I was seeking a binary operator on natural numbers that is intermediate between the sum and the product, and explored this natural candidate:

$$x \star y = \lceil (x y + x + y)/2 \rceil \;.$$

Then I wondered which numbers are prime with respect to $\star$, i.e., only have one factoring. For example, $11 = 1 \star 10$ is prime but $13 = 1 \star 12 = 2 \star 8$ is not. Computing these $\star$-primes, I found they begin:

$$ 2,3,5,11,23,29,41,53,83,89,113,131,173,179,191, \ldots $$

I tried to prove there were an infinite number of $\star$-primes, but then discovered my primes are precisely the Sophie Germain primes (primes $p$ such that $2p+1$ is also prime), and it is unknown if there are an infinite number of them.

Two questions:

Q1. Why are the $\star$-primes as I defined them precisely the Sophie Germain primes?

I see that factoring $xy + x + y$ to $(x+1)(y+1)-1$ reveals the connection, but my argument for iff is not precise. (Incidentally, the ceiling cannot be ignored: replacing ceiling by floor results in different "primes.")

Q2. Is it possible to express the number of $\star$-divisors of $n$ in terms of a mixture of the number of divisors $\tau(n)$ and the number of partitions $p(n)$?

For example, here are the factors of $n=40$: $$(1 \star 39), (2 \star 26), (3 \star 19), (4 \star 15), (7 \star 9), (8 \star 8) \;,$$ And so 40 has 11 $\star$-divisors: $1, 2, 3, 4, 7, 8, 9, 15, 19, 26, 39 \;.$

I label this recreational because I'm sure this is like eating candy for many of you! Enjoy the snack!

Addendum. Incidentally, if $\star$ is defined using floor rather than ceiling, then the $\lfloor \star \rfloor$-primes $>3$ are even numbers $n$ such that $n+1$ and $2n+1$ are (conventionally) prime. I don't know if these primes have been named, or if it is known whether there are an infinite supply.

  • 1
    $\begingroup$ Neat question (even if the solution was mostly elementary)! $\endgroup$ Dec 8 '10 at 17:24
  • 1
    $\begingroup$ Concerning the addendum; so $n+1=p$ is a prime such that $2p-1$ is prime. It is widely believed, but not proved, that there is an infinite supply of such primes. They probably do have a name, which can probably be retrieved by typing the first few into the Online Encyclopedia of Integer Sequences. $\endgroup$ Dec 9 '10 at 0:10
  • $\begingroup$ @Gerry: Thanks! Indeed they are oeis.org/A123998 . A123998, "Numbers n such that 2n+1 and 4n+1 are primes." Apparently unnamed. But not unstudied! $\endgroup$ Dec 9 '10 at 0:40
  • 1
    $\begingroup$ Just came across this discussion from a link back by a more recent question and noticed that no one seems to know the name. Primes $p$ such that $2p-1$ is also prime are often referred to as Cunningham Chains of the First Kind of length 2 (kind of a mouthful). Sophie Germain primes are length 2 CCs of the second kind. $\endgroup$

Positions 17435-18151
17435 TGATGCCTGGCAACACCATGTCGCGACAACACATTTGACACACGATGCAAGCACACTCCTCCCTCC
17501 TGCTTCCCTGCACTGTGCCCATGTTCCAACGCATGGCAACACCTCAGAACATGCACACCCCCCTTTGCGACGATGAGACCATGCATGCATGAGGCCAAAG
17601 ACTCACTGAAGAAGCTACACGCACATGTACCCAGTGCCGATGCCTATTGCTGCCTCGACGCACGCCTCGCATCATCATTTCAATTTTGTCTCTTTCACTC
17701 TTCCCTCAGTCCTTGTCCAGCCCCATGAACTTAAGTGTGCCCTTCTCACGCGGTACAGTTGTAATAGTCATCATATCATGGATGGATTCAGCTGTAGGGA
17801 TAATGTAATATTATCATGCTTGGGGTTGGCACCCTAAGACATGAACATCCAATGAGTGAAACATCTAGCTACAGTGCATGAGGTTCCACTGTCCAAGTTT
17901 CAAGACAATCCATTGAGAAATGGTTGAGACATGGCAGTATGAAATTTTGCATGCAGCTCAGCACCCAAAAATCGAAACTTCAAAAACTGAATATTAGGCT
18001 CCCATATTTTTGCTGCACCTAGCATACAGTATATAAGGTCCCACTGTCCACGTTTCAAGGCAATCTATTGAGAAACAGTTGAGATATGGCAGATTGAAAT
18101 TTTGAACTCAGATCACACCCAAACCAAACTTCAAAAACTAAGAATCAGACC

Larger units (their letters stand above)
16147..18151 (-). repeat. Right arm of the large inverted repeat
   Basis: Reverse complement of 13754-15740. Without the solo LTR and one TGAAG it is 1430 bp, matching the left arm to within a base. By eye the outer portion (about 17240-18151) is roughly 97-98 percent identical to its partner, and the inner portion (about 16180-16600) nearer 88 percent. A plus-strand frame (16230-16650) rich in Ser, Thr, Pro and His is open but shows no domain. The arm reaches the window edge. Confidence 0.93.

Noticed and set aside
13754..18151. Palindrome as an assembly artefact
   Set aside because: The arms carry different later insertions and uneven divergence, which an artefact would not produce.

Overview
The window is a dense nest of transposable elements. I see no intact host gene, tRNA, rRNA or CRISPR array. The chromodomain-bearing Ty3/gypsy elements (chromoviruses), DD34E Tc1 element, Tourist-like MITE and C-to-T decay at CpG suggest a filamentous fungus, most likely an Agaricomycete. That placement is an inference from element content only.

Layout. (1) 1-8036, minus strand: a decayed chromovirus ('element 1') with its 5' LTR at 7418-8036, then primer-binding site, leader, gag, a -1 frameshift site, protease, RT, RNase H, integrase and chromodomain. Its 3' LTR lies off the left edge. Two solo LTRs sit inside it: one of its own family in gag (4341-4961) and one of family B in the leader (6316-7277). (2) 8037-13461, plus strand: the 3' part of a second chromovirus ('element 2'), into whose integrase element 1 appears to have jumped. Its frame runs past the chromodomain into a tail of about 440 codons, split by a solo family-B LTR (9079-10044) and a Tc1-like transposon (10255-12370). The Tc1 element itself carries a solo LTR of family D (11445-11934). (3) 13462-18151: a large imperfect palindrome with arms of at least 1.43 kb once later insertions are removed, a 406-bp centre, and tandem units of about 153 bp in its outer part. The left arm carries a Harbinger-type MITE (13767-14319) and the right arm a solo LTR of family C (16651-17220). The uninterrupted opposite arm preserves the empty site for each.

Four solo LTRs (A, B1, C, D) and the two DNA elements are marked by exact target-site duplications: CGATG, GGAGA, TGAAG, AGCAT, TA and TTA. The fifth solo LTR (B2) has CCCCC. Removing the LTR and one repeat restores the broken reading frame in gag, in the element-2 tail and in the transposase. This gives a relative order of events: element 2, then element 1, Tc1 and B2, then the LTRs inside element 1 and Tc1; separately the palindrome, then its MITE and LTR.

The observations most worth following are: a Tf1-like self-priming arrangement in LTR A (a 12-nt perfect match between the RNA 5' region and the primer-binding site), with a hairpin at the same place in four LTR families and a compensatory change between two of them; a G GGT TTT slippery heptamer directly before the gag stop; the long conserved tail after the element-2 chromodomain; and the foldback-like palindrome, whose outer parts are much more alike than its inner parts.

– ARupinski
    Oct 25 '11 at 22:51

Q1. $p$ is $\star$-prime iff equation $xy+x+y=2p$ has no solution and $xy+x+y=2p-1$ has exactly one solution, i.e. $(x+1)(y+1)=2p+1$ has no solution (which is iff $2p+1$ is prime) and $(x+1)(y+1)=2p$ has only one solution $\{x,y\}=\{1,p-1\}$. This last holds iff $p$ is prime.

Q2. Why partitions?! The number of $\star$-divisors of $n$ equals $\tau(2n+1)+\tau(2n)-4$.

  • $\begingroup$ @Fedor: Brilliant! But perhaps we are using different conventions for $\tau$: $\tau(79)=2$, $\tau(80)=10$, but this doesn't yield 10 $\star$-divisors for 40... $\endgroup$ Dec 8 '10 at 13:54
  • $\begingroup$ Very nice solution. I fixed a typo. $\endgroup$
    – Tony Huynh
    Dec 8 '10 at 14:07
  • 3
    $\begingroup$ The formula should be $\tau(2n) + \tau(2n+1) - 4$ using your conventions. This gives 11, which seems correct, since you missed the divisor 39. $\endgroup$
    – ndkrempel
    Dec 8 '10 at 14:09
  • $\begingroup$ @ndk: Thanks, Nick! Your corrections to the formula and to my counting resolve the confusion. $\endgroup$ Dec 8 '10 at 14:22

In answer to your first question:

As you hinted at, it simplifies things to make the change of variable $x \mapsto x+1$.

Then the product becomes $x \star y = \lceil\frac{xy+1}{2}\rceil$. And we want to find $z$ that can't be expresed as $x \star y$ where $x,y > 2$.

Well that's equivalent to $z$ such that you can't solve $2z=xy+1$ with $x,y>2$, and also you can't solve $2z-1=xy+1$ with $x,y>2$.

The first condition is equivalent to $2z-1$ being prime, since the oddness of $2z-1$ makes the constraint on $x$ and $y$ irrelevant.

The second condition is equivalent to $z-1$ being prime, since it's saying that $2z-2=2(z-1)$ has no non-trivial factorizations beyond the obvious two involving the factor $2$.

Hence overall, we see that $z$ prime in the new sense $\Leftrightarrow$ $z-1$ Sophie Germain prime. Changing variables back, we get the answer to the original question.


Your Answer

By clicking “Post Your Answer”, you agree to our terms of service, privacy policy and cookie policy

Not the answer you're looking for? Browse other questions tagged or ask your own question.